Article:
After about half an hour, I was ready to start planning. I booked a ticket from Otorohanga to Hamilton for the next day, and then a shuttle from Waitomo to Otorohanga, because there aren’t any coaches running from Waitomo to Hamilton. Then I had to decide which company should take me to the caves. There was no problem with booking on the phone, they’ve got freephone numbers 0800 and they were ready to take me on the same day. You’re not going to read any exciting stories about blackwater rafting, because I wear glasses and this is an economy trip, so I just wanted to see some glow worms. I had at least three options: CaveWorld ($45 for 1 ¼ hr tour, probably visiting just one cave), Spellbound ($67.50 for 3 ¼ hr including a shuttle to and from two caves, and tea, coffee and biscuits) and Discover Waitomo ($65 for Twin Cave Combo: Glowworm Caves and Aranui Cave). Although the coffee and biscuits sounded tempting, I decided to go with Discover Waitomo. I booked a tour at 3 p.m. and had enough time to eat something and have a stress free walk back to the village.
This time I saw things I didn’t notice while pulling and carrying my bag. The area was so pretty!
I stopped by at the General Store and ordered flat white. I also saw that they sell ice cream and had my first hokey pokey ice cream from Rush Munro’s. The flavour is creamy vanilla with honeycombs, which they call hokey pokey. While eating an ice cream, I had a visitor.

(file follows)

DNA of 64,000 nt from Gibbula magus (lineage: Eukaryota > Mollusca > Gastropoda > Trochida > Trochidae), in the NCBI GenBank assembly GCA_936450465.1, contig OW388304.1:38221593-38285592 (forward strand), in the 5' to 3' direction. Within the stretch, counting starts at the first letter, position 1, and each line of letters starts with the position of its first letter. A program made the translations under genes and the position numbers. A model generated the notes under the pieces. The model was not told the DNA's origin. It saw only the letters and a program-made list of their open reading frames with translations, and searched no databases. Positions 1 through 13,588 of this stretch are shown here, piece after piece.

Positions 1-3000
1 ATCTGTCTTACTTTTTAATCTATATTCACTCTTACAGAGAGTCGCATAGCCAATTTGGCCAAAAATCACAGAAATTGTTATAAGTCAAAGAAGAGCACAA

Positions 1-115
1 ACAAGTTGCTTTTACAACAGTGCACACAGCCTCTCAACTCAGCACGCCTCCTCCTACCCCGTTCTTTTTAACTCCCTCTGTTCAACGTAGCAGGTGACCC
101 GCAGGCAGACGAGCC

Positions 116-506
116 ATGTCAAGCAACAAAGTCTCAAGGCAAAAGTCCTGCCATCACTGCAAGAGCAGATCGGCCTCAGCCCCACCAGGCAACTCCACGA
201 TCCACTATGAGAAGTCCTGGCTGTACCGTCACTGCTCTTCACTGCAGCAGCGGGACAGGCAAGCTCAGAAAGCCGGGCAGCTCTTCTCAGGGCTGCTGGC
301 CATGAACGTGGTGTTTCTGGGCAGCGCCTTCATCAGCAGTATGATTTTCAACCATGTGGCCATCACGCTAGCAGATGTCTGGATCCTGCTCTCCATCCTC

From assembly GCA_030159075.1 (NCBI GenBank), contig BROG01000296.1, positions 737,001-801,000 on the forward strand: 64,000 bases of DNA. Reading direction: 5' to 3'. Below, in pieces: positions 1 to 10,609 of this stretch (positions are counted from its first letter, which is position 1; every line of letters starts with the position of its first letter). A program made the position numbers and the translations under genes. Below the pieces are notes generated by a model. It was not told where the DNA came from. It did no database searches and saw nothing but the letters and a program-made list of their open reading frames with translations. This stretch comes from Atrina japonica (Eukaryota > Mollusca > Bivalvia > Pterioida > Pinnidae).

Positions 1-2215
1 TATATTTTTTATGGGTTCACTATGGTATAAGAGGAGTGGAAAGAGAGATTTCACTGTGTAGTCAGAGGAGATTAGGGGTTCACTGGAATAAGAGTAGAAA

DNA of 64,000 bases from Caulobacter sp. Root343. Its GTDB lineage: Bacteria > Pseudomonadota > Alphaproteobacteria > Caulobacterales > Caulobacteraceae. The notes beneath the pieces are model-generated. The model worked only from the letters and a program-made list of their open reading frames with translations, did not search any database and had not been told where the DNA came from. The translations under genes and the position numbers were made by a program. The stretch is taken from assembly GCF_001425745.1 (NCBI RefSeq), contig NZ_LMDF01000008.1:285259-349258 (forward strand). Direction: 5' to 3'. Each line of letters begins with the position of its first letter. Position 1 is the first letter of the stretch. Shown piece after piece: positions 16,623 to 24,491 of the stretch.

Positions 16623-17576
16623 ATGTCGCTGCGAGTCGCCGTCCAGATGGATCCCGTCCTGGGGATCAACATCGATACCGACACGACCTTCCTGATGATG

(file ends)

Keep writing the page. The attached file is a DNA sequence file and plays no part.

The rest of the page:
I gave him so much wafer that he had enough and flew away.
Then I head off to the caves. Discover Waitomo were right behind the village and you can’t miss them.
At about 3 o’clock a guide came by car and picked me up to Aranui Cave. There were already a few people waiting at a car park near the cave. The deeper we were going into the cave, the prettier it was and this was the last part of that cave.
In the meantime I got to know another traveller. She was from California, also a teacher going through a hard time and having two weeks off. After about ten minutes we found so many things in common and understood each other’s problems that when we got to another cave with glow worms, we couldn’t stop talking! Oh, and the glow worms were just beautiful! We got on a boat, our guide turned the light off, we looked up and there were big turquoise stars above us, which were of course glow worms. Everyone was quiet and you could hear only water drops in the cave. The guide quietly led us out of the cave and at the end we could take pictures, but it was rather impossible to do it. It was too dark for my camera and if you used flash, you just took a picture of the ceiling of the cave and some ugly worms similar to mosquitoes.
My American friend went back to Rotorua and me to my hostel. I ate dinner watching the news and I think that was the time when it was getting to me that I’m in New Zealand. I usually watched NZ news on YouTube and now I had them on TV.
At about 7 p.m. it got dark and I went for 1 hour walk. The sky was so clear and I could see the stars like the glow worms I had seen earlier that day. When I got back to the hostel, people had just started watching “The Lord of the Rings: Return of the King” on video. I was grinning when I saw the scene with Bret McKenzie. What a great finale of a great day!